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A Welcome Shock

It’s not often that a photograph, a family photograph I should specify, has the power to shock me. Yet that’s exactly what happened last month when I feasted my eyes on this:

Freda Leah Kahn

Freda Leah Kahn

That would be my great-grandmother (my mom’s mom’s mom), Freda Leah Soirifman Kahn. This picture was taken in 1935, meaning my Bubbie Kahn would have been in her early to mid-forties at the time. The shock comes from my never having seen a picture of her looking young before. Scratch that. I’ve never seen a picture where she looked middle aged before. Previous to uncovering this photo, which was equally new and shocking to my mother, the youngest and happiest I ever saw her look in a photo is here:

Bubbie and Zadie Kahn

Bubbie and Zadie Kahn

The circumstances of her biography (Ukrainian émigré who arrived in the US in 1922, having escaped pogroms and with seven children in tow), her reputation (serious, pious, formidable), and the time-line of my own life (she died in her mid-eighties when I was just five) conspire to make her forever old in my mind. When I picture her, the faint and fading image that comes to mind is of a tiny, heavily wrinkled woman wearing a house dress with her hair short or pulled back. She’s old. Seriously old.

I never questioned that she was forever old, as it seemed reasonable to me that escaping pogroms, leaving behind home and family, and being in charge of seven kids for a long and stressful trans-Atlantic trip would be enough to make anyone old before their time. But here she stares at me from a remove of nearly 75 years: young, pretty, and vibrant.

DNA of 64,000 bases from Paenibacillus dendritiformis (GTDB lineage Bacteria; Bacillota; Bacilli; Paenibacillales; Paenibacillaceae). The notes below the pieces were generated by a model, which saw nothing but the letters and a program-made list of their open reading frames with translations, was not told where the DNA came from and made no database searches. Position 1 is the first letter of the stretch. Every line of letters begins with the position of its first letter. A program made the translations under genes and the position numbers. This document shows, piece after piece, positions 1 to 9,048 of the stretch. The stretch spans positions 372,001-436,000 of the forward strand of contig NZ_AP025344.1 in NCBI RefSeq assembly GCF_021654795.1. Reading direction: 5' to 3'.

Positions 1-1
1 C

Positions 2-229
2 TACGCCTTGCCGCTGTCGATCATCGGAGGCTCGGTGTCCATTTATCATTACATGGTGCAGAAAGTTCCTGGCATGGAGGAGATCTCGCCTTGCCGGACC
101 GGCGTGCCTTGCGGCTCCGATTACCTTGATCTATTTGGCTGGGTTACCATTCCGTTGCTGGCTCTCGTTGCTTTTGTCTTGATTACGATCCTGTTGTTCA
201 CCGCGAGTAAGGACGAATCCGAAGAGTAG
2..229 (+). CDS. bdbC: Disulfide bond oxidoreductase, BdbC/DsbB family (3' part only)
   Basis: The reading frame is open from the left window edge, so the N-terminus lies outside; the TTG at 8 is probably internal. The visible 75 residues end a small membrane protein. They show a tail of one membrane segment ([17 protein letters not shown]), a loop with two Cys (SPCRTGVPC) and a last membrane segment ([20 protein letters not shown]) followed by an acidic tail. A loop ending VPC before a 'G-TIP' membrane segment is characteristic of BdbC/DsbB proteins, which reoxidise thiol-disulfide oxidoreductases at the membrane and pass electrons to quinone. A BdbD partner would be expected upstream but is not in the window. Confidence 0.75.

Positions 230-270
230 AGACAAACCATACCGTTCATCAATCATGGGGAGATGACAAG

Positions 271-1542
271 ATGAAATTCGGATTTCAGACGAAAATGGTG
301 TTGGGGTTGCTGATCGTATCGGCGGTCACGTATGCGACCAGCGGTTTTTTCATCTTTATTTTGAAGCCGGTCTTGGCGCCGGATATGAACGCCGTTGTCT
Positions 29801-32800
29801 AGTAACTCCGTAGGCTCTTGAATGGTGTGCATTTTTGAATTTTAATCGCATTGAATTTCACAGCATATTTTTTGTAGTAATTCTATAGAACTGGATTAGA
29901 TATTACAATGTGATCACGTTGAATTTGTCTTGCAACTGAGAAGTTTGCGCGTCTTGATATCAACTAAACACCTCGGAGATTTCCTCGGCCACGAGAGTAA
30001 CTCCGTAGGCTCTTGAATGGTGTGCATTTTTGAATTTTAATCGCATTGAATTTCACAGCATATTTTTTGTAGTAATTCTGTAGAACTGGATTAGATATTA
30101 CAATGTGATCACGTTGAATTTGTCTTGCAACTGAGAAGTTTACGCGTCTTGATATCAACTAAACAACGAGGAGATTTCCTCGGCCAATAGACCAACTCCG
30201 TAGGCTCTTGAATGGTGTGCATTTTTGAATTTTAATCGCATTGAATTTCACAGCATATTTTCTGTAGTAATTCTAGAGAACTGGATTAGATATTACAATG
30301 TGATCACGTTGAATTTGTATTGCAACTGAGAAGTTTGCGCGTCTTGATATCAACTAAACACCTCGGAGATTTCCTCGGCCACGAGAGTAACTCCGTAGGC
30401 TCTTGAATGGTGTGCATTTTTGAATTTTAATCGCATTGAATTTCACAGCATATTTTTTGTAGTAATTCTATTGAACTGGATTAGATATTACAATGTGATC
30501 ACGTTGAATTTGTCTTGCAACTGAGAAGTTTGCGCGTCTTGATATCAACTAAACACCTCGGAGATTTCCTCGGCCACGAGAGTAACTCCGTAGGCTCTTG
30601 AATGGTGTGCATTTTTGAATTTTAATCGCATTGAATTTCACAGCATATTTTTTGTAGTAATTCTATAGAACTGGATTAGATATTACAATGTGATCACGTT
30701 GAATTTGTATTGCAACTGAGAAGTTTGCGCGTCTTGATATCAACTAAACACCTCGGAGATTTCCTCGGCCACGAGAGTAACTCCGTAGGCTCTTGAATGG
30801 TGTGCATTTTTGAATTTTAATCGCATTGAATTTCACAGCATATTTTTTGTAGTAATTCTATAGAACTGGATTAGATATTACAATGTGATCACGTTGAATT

It’s a paradigm shifter for sure. In fact, for the longest time I wasn’t sure if it was really her. I had to sheepishly ask the cousin who had the photo for confirmation. I thought maybe it was a picture of my mom’s mom, Pearl Kahn Wolfson. The resemblance is uncanny, but the timing and eyes seemed off. My grandmother would have been just twenty in 1935, and an untreated goiter left her with permanently protruding eyes that his woman lacks. This photo is almost the “what if?” version of my grandmother.

Meanwhile, I’m feeling inspired to finally get that “family wall” going upstairs. Having just discovered this gem, I’d like to be able to enjoy it on a regular basis.

One Response to “A Welcome Shock”

  1. harriette says:

    I always thought my grandmother was old when she died until I was older than her :). However, it was just recently that I recognized the similarity in appearance of me, my mother, my mother’s mother, and her mother’s mother. Unfortunately, we all took after my g-grandmother’s father!

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